Uncanny portrait by my pal Ruben.
A recent exercise at uni asked for a history of one's personal political development. What I came up with was probably as close as I'll ever get to a definitive bio, so here it is:
When I was a teenager, I was very taken with an interview with Abbie Hoffman for a documentary about the 20th anniversary of the Beatles' Sergeant Pepper. I wish I could find that bit of the video online, but essentially he described the reaction of his generation to the repressed, plastic, disposable world their parents had created as "Yuck!" I suspect that, coming of age in the 1980s, I was among the last to have the luxury to be able to afford that reaction.
My first proper job was basically unskilled office work. My father was terribly pleased. "Get your foot in the door of a company like that, and you've got a job for life." I was mortified. However, one only has the freedom to say "Yuck!" and explore other ways of living if you know you can fall back on a little well-paid indignity when you need to. I was able to alternate quite congenially between paid work and more meaningful pursuits (well, mostly sitting in the pub reading, to be honest). Looking at the positions vacant today, the same unskilled office job now requires a Diploma in Office Administration. You go into debt on spurious "human capital" before you've made your first dollar.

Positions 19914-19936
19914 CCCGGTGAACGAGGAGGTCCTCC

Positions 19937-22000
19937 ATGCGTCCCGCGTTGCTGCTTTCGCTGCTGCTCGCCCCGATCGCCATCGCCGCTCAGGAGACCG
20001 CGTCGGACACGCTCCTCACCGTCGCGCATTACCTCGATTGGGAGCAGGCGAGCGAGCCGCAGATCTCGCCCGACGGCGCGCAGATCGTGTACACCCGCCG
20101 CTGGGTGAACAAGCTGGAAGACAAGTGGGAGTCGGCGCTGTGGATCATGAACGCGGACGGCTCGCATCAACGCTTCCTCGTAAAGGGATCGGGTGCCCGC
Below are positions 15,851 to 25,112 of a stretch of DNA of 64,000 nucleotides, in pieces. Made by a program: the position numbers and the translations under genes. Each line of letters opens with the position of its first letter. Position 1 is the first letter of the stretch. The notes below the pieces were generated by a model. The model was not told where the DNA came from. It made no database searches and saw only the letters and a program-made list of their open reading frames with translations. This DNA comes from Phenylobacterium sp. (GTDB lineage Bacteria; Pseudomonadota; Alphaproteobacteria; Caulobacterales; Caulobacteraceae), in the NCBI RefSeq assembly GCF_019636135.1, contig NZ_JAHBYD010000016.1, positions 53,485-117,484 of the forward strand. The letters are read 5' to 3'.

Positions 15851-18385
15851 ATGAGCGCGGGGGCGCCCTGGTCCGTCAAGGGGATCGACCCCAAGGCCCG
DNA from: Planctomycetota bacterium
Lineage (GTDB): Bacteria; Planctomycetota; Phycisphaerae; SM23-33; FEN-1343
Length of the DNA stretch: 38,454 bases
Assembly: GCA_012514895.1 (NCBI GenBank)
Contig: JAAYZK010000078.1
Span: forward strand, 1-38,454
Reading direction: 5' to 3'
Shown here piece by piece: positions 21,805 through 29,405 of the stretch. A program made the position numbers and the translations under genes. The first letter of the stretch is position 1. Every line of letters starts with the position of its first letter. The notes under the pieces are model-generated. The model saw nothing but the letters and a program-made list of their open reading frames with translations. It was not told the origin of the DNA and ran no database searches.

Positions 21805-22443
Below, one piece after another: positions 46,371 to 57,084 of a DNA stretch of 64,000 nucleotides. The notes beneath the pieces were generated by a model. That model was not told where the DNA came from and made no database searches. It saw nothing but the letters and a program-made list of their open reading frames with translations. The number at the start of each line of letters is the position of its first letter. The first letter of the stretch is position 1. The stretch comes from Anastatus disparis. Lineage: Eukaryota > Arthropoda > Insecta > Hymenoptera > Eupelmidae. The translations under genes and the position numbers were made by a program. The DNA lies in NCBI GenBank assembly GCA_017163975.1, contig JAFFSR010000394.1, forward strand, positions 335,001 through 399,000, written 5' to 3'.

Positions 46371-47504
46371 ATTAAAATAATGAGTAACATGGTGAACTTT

In my brief and undistinguished time on the margins of political activism, I used to get quite irritated with the vanguard intellectuals who were very good at formal meeting protocol, but very bad at understanding how the world actually works. They welcomed gleefully the tearing of each page from the post-war social contract, confident that once things got bad enough, the masses would seek them out and follow them onwards to revolution. Unfortunately they failed to grasp the most salient point about desperate people: they generally devote little time to political activism, because desperation is in itself actually quite time-consuming.
It's up to others to calll me names, but I would say the most likely label for me would be "libertarian socialist". Not all forms of government are necessarily illegitimate, but it's up to the institutions to regularly demonstrate their legitimacy. I was a member of the IWW for about a decade, and am still sympathetic; I only formally left because I moved to regional Australia, and the effort involved in mailing a few dollars in dues to Sydney every month seemed faintly ridiculous. Wobblies tend to like paperwork, official stamps, cards, badges, and so on.